World Agriculture Prize winner Ronnie Coffman (right) and Cornell graduate student Ariel Chan (left) observe broccoli plants in Mahabaleshwar, India, in January 2013, during the International Agriculture and Rural Development 602 class. CREDIT: D.Branchini/IPCALS
Ronnie Coffman's efforts are being recognized by the inaugural World Agriculture Prize, awarded by the Global Confederation of Higher Education Associations for Agricultural and Life Sciences (GCHERA), an organization that represents more than 600 universities worldwide. As a rice breeder at the International Rice Research Institute in the Philippines in the 1970's, Coffman, Ph.D. '71, helped one generation survive the ravages of war by ensuring food security throughout Southeast Asia.
As leader of the Borlaug Global Rust Initiative-and the Durable Rust Resistance in Wheat project funded by the Bill & Melinda Gates Foundation and the UK Department for International Development- he is helping another generation combat new strains of wheat rust that threaten to devastate world food supplies. Recently he was in India to attend the global technical workshop on wheat at New Delhi. Professor Coffman had then disclosed that India had three varieties - Super 152, Super 172 and Baj - that were resistant to stem rust. Besides, 37 more varieties were in the pipeline.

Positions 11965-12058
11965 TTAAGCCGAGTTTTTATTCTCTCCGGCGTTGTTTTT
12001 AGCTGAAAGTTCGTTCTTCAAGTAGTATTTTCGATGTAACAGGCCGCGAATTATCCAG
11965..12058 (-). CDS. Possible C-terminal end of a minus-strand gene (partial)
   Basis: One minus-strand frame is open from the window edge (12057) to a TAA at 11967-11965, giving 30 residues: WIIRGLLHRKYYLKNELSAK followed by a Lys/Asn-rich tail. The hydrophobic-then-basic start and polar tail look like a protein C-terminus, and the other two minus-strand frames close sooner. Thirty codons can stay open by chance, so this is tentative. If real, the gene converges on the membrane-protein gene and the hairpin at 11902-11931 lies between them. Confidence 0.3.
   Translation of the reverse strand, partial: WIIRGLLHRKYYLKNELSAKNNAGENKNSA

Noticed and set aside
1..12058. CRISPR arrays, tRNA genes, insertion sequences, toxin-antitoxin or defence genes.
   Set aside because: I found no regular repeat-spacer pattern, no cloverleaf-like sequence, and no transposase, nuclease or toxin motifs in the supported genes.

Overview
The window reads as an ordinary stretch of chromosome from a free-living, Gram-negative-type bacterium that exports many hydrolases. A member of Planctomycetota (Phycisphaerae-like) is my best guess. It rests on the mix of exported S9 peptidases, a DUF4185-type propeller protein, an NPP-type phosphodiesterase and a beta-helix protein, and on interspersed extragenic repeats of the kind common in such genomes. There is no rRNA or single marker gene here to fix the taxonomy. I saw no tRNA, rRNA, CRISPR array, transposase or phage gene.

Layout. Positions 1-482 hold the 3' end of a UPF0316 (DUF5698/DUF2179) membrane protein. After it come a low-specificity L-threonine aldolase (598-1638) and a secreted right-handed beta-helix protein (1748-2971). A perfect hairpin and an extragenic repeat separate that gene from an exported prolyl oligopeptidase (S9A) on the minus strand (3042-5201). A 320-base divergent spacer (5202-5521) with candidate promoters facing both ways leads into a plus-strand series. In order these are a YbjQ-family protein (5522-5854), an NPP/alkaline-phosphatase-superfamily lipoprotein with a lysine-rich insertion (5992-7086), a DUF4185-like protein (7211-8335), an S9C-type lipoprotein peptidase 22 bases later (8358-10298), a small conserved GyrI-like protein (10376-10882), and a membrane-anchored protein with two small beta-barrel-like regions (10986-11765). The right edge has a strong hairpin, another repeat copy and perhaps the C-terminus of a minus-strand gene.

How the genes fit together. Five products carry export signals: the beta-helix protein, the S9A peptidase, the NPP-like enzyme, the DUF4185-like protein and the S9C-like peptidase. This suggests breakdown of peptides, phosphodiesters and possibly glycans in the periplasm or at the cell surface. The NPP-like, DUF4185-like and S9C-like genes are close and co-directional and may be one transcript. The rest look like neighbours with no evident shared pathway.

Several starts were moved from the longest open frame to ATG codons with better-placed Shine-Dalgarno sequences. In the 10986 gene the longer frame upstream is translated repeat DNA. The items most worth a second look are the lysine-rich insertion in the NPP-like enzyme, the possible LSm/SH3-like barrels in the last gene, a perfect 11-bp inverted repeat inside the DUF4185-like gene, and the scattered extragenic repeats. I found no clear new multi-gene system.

As the professor behind Cornell's popular "Agriculture in Developing Nations" course, director of International Programs in the College of Agriculture and Life Sciences (IP-CALS), and organizer of Ph.D. training courses at the West African Center for Crop Improvement, he is mentoring the next generation of plant breeders and international development professionals.
"The world's farmers need access to the best science that the many great institutions of GCHERA can deliver in order to produce crops that are nutritionally adequate and best adapted to future challenges," Coffman said during his acceptance speech at Nanjing Agricultural University in China on Oct. 20.
New technologies - including biotechnologies - must be made accessible to all the world's farmers so that nutritionally superior seeds that are well adapted to climate change are put in the hands of farmers with limited resources, he added.